Tracking and GPS devices.
Back in 1984, I first started hiking and taking part in the The Duke of Edinburgh’s Award Scheme* in Manchester, at that time we could not of imagined what technology was going to be around, let alone the growing need to never be ‘off the grid’.
In 2014, I was able to Join the local Dofe provision in North Devon with the local scouts and start to build up the candidates, regular expeditions and make sure that the necessary risk assessments and precautions were in place. Within four years we had ver 50 young people taking part in the award scheme and taking part in a variety of expeditions across the UK.
The hardest expedition to pull together was the latest one to Southern Ireland. We took 21 people of various ages and capabilities. The two teams are brilliant teams and captured the true sprit of what the Gold Expedition was about and had a great deal of fun and achieved without too many issues. Great fun all round.
One of the most over engineered risks, is losing sight of the groups whilst on their expedition. You could call it called “getting lost”?
Before I continue, imagine the irony in this risk assessment. When I completed my silver Expedition in the 1980’s our supervisor waved us off in the morning on top of the new Pennie Way and met us three days later some 80 miles away. Trust me when I write, we were not the best at following a route card or reading a paper ordinance survey map.
Over a beer I could exchange with you some of my stories on my youthful adventures.
Back to the theme of this blog:
Currently we have the use of three Spot Tracking devices that have successfully worked in the places below.
The have worked without any hiccups and kept signal, with rare blips when the teams are within Forrest’s or deep valleys.
- Southern Ireland
- Hadrians Wall
They provide us with a spot on a map every quarter an hour which accuracy.
There is a skill in understanding the “spots” on the map and using them, when questioning the teams. The teams can no longer take short cuts, sit and make breakfast for two hours or simple get lost on a moor.
I would also highlight that when using a GPS trackers for Dofe, that you need to remind your supervisors that the trackers are there for safety and to ease the supervisors stresses. It is highly likely the groups will get displaced. This is all part of the progressive learning the award achieves.
We rely on three people per expedition. Two supervisors on the location; within one hours distance from the teams. One home contact; that has access to the routes, contact details and aware of the teams capabilities.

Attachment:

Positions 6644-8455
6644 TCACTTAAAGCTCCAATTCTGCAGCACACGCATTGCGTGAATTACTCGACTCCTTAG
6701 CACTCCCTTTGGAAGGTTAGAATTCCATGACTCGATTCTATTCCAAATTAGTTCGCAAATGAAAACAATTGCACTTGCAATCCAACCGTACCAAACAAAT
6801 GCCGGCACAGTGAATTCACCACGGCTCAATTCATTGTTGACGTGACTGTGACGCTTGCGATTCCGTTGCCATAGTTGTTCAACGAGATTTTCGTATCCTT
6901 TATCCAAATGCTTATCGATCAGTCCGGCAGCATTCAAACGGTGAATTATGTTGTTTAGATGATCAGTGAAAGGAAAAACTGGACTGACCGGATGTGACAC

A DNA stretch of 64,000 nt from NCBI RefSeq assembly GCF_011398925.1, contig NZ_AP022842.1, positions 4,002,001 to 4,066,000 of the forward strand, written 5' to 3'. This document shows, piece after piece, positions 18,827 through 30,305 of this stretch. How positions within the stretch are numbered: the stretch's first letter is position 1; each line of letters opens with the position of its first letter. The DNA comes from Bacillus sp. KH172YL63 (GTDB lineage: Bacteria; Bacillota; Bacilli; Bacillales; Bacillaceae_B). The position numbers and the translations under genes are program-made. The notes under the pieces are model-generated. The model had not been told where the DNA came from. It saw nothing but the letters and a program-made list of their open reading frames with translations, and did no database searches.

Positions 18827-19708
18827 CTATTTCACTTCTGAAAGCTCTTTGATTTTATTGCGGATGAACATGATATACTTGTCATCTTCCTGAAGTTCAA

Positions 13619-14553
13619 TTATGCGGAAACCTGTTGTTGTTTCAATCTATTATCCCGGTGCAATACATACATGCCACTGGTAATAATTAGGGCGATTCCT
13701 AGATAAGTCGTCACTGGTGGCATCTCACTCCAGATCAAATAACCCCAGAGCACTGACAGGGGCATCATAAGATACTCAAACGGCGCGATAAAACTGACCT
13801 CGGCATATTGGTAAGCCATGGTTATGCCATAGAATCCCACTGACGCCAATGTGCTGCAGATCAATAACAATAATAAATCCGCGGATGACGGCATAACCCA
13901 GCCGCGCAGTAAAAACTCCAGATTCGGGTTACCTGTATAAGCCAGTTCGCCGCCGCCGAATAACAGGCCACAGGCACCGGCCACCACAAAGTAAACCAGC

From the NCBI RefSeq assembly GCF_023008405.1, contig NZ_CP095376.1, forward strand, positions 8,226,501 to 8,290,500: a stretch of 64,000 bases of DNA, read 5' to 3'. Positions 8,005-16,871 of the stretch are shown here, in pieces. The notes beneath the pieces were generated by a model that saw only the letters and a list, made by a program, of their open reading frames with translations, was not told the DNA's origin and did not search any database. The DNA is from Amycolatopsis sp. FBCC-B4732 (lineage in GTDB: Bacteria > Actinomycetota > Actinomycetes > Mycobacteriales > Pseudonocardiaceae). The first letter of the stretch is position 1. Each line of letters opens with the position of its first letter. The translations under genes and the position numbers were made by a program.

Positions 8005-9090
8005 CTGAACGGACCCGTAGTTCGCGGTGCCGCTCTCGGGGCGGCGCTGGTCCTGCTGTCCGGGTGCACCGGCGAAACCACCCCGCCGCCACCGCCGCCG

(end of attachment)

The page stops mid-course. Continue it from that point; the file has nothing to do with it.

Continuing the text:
The trackers do work when phone signal fails, the art is to find a cafe with WiFi and message your home contact or simple log in the software platforms on your phone.
The routes that the trackers create, help the teams create the story of where, when and how far they have traveled when they make their presentations some months later.
Please, click, read and make your own decisions
This is a simple answer expensive.
There are several platforms and I have used two. Mapxy and Spot. I am also looking at a third platform that offers us a little bit more flexibility and lets you hire kit for a week or month at a time. This year, 2019 we are looking at carrying out both practices walks and assessed ones in the same weekends. This is to help me find time to complete my own ‘epic expedition‘.
They are not cheap to run and manage but the amount of time driving up and down routes they save whilst supervisions is amazing. The supervisor teams can make informed decision of where to meet the teams, they can predict when the teams are flagging (mainly in ten tors training).
I have asked several times for donations from a local group of people in an assisted home in Ilfracombe at the Candar site. This donation cover 2/3rd of the costs the other we add to the charge of the expeditions.
My advice as a timed served user of this technology is go for it, make your own decisions and develop both your risk assessments, experience on a moor and definitely watch your supervisors stress levels drop.
*Duke of Edinburg Award Scheme (Dofe)https://www.dofe.org/
A picture of me ‘spoon feeding a group of Dofe students on an expedition.
Thank you for reading this blog, in 2019 I am attempting and ‘epic expedition‘ to prove to myself that blind people can achieve great heights and over come some barriers. Raise awareness of the eye condition I have and raise money to support the RNIB. Please take some time to read my other blogs, support my journey and follow my website and share with your friends and families.